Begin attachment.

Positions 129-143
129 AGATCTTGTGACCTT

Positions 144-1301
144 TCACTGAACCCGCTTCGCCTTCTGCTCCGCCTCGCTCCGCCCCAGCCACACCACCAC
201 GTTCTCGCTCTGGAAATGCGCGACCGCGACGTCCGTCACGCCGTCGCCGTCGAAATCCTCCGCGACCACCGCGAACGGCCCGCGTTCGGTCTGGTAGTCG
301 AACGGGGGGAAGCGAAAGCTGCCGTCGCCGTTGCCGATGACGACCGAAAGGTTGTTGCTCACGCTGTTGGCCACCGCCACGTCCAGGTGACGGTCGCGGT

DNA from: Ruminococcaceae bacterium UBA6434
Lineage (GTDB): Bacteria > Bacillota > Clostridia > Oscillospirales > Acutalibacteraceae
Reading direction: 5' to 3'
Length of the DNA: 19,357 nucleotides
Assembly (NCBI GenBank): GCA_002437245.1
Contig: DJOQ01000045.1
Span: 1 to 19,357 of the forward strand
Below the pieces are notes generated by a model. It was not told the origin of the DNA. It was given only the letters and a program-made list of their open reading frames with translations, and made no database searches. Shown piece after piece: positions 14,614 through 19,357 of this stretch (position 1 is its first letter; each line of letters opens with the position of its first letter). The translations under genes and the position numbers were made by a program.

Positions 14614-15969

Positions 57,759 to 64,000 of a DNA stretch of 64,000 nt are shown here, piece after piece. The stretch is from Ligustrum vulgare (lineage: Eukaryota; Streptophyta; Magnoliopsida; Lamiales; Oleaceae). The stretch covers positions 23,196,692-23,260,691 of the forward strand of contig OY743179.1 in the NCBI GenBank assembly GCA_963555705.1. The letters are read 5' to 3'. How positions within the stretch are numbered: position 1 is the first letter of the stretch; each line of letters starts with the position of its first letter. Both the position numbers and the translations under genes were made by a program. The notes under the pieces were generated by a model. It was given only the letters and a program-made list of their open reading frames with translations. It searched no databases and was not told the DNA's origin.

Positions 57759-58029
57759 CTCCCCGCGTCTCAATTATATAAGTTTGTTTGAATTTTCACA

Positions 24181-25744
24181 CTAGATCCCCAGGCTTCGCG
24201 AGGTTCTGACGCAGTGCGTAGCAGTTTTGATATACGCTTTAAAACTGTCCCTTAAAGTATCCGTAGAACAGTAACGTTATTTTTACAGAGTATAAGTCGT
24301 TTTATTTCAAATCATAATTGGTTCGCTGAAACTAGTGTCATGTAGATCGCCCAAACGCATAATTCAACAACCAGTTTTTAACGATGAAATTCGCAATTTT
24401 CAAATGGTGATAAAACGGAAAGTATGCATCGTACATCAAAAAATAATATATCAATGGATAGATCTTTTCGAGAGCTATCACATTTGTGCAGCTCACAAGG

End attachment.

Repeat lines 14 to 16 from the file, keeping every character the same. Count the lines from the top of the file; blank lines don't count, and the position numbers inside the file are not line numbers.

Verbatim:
Below the pieces are notes generated by a model. It was not told the origin of the DNA. It was given only the letters and a program-made list of their open reading frames with translations, and made no database searches. Shown piece after piece: positions 14,614 through 19,357 of this stretch (position 1 is its first letter; each line of letters opens with the position of its first letter). The translations under genes and the position numbers were made by a program.

Positions 14614-15969

Positions 57,759 to 64,000 of a DNA stretch of 64,000 nt are shown here, piece after piece. The stretch is from Ligustrum vulgare (lineage: Eukaryota; Streptophyta; Magnoliopsida; Lamiales; Oleaceae). The stretch covers positions 23,196,692-23,260,691 of the forward strand of contig OY743179.1 in the NCBI GenBank assembly GCA_963555705.1. The letters are read 5' to 3'. How positions within the stretch are numbered: position 1 is the first letter of the stretch; each line of letters starts with the position of its first letter. Both the position numbers and the translations under genes were made by a program. The notes under the pieces were generated by a model. It was given only the letters and a program-made list of their open reading frames with translations. It searched no databases and was not told the DNA's origin.